Here’s how to find your passion and purpose:

Give Yourself Permission to Dream a Little

Remember that this is your life and you can live it however you choose. Call it meditation or fantasy, but let your imagination run here. And answer this question:

“If you had no fears or financial limitations, what would your ideal life, one in which you could be totally content and happy, look like?”

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Once you’ve figured out your lifestyle design, it’s time to do a little more soul-searching to figure out what you’re truly passionate about. This is a time to really look within and look back.

Specifically, look back over your life history. When were you the happiest? What did you enjoy doing the most? Remember that what you’re looking for doesn’t necessarily have to be an entire job, but can actually be aspects of your past jobs or hobbies that you’ve really enjoyed.

Think About a Larger Life Purpose

Many successful entrepreneurs have earned their place in history by setting out to make a difference in the world. Is there a specific issue or cause that is important to you or that you’re particularly passionate about?

For some, this process of discovery may come easily. You may go through these questions and thought experiments and find the answers quickly. For others, it may be more difficult. In some cases, you may suffer from a generalized lack of passion and purpose in your life.

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Sometimes, this can come from having suppressed passion in your life for too long. Sometimes, it can come from eating poorly and lack of exercise. But occasionally, it may have something to do with your internal chemistry or programming. If the latter applies to you, it may be useful for you to seek help in the form of a coach, mentor, or counselor.

In other cases, not knowing your true purpose may be a matter of having not discovered it yet: you may not have found anything that makes your heart beat faster. If this is the case, now is the time to explore!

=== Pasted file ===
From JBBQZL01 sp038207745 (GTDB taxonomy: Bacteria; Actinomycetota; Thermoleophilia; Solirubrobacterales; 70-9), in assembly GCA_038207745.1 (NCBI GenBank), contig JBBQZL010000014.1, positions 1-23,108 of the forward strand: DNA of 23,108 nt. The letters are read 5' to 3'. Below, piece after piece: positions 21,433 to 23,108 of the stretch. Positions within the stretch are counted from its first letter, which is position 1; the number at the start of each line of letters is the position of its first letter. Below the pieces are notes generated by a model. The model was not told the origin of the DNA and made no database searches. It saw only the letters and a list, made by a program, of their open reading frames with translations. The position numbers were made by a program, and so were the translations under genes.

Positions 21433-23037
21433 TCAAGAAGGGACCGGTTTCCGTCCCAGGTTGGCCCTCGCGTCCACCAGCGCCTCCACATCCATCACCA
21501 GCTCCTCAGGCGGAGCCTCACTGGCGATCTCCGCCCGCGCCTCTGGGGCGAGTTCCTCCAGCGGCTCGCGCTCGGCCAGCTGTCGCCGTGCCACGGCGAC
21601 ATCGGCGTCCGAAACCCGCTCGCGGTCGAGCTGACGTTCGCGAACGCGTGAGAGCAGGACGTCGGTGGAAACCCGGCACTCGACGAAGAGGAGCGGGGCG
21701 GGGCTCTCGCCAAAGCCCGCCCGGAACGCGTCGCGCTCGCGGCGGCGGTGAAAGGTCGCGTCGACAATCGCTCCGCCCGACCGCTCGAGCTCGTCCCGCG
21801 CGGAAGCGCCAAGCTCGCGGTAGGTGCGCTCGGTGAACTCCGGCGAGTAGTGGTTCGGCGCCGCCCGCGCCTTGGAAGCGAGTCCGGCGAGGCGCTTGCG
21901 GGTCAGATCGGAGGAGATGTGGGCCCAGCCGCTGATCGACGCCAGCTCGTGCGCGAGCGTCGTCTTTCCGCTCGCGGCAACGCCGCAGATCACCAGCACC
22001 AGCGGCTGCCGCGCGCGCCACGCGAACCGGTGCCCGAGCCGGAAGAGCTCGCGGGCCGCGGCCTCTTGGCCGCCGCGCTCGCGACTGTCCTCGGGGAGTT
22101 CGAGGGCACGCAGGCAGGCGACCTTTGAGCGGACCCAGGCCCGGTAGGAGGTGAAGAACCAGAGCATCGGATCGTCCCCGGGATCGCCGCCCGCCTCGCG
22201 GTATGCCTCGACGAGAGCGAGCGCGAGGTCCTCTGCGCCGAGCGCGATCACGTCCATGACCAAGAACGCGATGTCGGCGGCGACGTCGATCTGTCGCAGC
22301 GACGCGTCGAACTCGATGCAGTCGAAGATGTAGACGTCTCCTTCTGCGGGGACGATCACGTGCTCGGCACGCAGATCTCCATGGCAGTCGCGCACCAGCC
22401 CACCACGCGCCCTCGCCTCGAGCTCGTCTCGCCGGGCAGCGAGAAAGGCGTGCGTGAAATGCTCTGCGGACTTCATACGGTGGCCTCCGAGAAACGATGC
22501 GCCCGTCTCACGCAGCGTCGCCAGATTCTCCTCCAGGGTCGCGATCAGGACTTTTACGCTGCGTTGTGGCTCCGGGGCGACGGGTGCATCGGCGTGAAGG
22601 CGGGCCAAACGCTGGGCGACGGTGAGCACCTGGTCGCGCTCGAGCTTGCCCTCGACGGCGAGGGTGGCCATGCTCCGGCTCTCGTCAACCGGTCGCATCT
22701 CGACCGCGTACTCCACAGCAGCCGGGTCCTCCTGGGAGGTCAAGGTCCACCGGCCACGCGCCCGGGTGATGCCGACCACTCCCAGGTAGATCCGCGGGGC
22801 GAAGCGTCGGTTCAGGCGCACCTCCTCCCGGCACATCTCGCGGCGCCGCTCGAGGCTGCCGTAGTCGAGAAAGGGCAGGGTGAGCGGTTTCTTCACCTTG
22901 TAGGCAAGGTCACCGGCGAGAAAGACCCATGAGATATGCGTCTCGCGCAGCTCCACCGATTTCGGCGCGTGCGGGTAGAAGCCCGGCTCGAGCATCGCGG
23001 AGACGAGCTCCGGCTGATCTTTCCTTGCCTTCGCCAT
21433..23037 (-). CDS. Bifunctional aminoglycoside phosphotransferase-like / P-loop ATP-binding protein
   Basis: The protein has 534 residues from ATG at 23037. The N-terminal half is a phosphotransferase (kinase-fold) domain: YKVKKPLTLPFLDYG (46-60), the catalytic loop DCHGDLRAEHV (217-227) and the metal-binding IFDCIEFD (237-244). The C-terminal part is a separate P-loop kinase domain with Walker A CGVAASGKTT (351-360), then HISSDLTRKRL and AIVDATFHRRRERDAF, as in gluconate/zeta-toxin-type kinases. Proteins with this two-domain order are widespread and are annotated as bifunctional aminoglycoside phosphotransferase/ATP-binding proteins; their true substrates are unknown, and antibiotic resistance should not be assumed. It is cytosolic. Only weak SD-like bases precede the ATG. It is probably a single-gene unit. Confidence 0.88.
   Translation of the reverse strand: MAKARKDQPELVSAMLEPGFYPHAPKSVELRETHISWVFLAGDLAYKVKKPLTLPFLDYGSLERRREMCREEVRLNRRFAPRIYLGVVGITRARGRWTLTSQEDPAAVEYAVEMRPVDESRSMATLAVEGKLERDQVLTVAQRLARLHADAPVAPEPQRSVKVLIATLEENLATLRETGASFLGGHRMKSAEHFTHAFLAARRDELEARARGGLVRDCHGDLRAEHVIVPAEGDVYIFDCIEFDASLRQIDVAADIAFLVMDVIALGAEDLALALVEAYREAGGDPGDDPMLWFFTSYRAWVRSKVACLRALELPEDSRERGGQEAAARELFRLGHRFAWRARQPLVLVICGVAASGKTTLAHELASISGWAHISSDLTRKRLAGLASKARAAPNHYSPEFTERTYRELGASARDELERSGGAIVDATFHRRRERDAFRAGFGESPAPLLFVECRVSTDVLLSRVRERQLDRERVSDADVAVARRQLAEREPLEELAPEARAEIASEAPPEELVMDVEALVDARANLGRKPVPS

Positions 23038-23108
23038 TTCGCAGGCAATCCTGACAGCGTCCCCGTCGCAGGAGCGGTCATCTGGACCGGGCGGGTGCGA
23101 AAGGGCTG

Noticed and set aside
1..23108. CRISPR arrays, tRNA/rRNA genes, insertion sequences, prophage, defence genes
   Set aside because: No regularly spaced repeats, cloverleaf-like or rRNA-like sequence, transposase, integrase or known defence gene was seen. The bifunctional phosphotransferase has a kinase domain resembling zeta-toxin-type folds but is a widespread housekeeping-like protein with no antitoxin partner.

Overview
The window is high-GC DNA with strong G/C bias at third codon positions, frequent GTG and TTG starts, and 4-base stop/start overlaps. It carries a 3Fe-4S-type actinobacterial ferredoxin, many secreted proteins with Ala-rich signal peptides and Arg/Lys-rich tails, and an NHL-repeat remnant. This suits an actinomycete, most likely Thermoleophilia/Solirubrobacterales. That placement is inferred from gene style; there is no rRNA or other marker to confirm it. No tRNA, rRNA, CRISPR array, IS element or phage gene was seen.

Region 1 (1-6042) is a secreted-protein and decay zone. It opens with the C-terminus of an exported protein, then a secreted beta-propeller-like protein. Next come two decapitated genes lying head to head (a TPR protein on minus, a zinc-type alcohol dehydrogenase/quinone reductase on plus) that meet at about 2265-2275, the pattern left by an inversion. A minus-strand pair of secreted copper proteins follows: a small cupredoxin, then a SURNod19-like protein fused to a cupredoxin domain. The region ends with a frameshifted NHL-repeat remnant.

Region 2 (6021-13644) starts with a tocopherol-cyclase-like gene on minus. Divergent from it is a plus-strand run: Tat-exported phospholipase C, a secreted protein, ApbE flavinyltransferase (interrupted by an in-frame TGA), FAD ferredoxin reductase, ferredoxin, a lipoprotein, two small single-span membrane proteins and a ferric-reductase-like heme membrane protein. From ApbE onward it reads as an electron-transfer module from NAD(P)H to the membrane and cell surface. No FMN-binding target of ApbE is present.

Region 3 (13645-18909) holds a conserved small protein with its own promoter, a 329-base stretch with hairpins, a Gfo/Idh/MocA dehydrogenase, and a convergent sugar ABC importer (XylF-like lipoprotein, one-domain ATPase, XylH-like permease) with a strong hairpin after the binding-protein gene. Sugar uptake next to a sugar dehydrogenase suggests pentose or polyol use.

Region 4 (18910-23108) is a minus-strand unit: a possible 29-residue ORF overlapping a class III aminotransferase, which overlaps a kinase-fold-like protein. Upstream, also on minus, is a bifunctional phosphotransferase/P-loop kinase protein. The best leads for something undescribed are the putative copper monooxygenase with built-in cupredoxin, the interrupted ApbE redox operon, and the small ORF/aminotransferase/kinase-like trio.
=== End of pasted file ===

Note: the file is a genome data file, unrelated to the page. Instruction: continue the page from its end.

The Internet is a fantastic tool for learning and exploration. Search hobbies and careers and learn as much as you can about any topic that triggers your interest, then follow up at the library on the things that really intrigue you. Again, remember that this is your life and only you can give yourself permission to explore all that the world has available to you.

How Do You Know When You’ve Found Your True Entrepreneurial Purpose?

I can only tell you how I knew when I had discovered my own — it didn’t hit me like a ton of bricks. Rather, it settled over me, bringing a deep sense of peace and commitment. It felt like I had arrived home and knew exactly what to do and how to proceed.

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Everything flowed easily from that point forward. That’s not to say that I found success immediately after that moment. But rather, the path ahead of me was clear, so I knew what to do.

Decisions were easier and came faster to me. And success has come on MY terms, according to my own definitions of what success means to me in my own lifestyle design.

Dig deep, look within, and seek whatever help you need. Once you find that purpose and passion, your life — not just your entrepreneurial life, but your entire life — will never be the same.

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Featured photo credit: Garrhet Sampson via unsplash.com